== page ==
Journal Of Medical Microbiology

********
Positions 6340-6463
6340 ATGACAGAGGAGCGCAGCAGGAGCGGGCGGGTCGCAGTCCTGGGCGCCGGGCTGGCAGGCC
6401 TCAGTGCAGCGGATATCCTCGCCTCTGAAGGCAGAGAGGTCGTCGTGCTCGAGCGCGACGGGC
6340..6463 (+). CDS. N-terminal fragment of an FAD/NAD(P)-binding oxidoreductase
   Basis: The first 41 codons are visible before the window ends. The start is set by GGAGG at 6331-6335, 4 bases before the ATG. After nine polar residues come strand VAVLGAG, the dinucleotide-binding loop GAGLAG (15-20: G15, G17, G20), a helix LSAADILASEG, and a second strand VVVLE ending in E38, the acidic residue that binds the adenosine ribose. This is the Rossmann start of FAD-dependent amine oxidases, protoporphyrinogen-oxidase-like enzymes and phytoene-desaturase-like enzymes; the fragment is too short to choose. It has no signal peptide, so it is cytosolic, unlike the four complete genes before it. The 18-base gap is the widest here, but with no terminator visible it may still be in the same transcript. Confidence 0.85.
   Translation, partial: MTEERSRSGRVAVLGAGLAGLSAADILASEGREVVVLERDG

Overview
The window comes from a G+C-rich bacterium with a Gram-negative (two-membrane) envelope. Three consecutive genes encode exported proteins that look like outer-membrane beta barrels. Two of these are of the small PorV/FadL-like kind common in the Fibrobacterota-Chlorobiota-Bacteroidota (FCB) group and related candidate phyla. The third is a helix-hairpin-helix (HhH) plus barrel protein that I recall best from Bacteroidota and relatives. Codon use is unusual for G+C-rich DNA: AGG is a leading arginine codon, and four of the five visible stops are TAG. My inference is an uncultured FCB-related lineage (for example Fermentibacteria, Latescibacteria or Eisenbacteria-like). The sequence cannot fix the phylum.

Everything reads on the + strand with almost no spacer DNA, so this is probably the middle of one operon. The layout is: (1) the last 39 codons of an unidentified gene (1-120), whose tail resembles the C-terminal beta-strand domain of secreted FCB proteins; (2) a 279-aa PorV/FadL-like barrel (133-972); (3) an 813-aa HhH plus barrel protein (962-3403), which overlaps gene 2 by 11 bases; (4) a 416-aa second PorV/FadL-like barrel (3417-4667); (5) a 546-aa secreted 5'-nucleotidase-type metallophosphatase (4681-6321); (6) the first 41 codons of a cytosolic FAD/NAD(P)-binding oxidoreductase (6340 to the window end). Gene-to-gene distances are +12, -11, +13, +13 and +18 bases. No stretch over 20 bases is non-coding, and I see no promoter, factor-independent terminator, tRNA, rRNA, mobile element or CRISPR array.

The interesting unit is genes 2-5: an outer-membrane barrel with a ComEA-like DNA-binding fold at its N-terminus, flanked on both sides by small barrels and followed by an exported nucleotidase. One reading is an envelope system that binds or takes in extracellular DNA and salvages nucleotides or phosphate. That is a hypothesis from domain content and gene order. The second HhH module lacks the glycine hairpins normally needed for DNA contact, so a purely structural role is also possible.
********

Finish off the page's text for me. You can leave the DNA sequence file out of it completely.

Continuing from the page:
Current vaccine approaches to combat anthrax are effective; however, they target only a single protein [the protective antigen (PA) toxin component] that is produced after spore germination. PA production is subsequently increased during later vegetative cell proliferation. Accordingly, several aspects of the vaccine strategy could be improved. The inclusion of spore-specific antigens with PA could potentially induce protection to initial stages of the disease. Moreover, adding other epitopes to the current vaccine strategy will decrease the likelihood of encountering a strain of Bacillus anthracis (emerging or engineered) that is refractory to the vaccine. Adding recombinant spore-surface antigens (e.g. BclA, ExsFA/BxpB and p5303) to PA has been shown to augment protection afforded by the latter using a challenge model employing immunosuppressed mice challenged with spores derived from the attenuated Sterne strain of B. anthracis. This report demonstrated similar augmentation utilizing guinea pigs or mice challenged with spores of the fully virulent Ames strain or a non-toxigenic but encapsulated Ames strain of B. anthracis, respectively. Additionally, it was shown that immune interference did not occur if optimal amounts of antigen were administered. By administering the toxin and spore-based immunogens simultaneously, a significant adjuvant effect was also observed in some cases. Thus, these data further support the inclusion of recombinant spore antigens in next-generation anthrax vaccine strategies.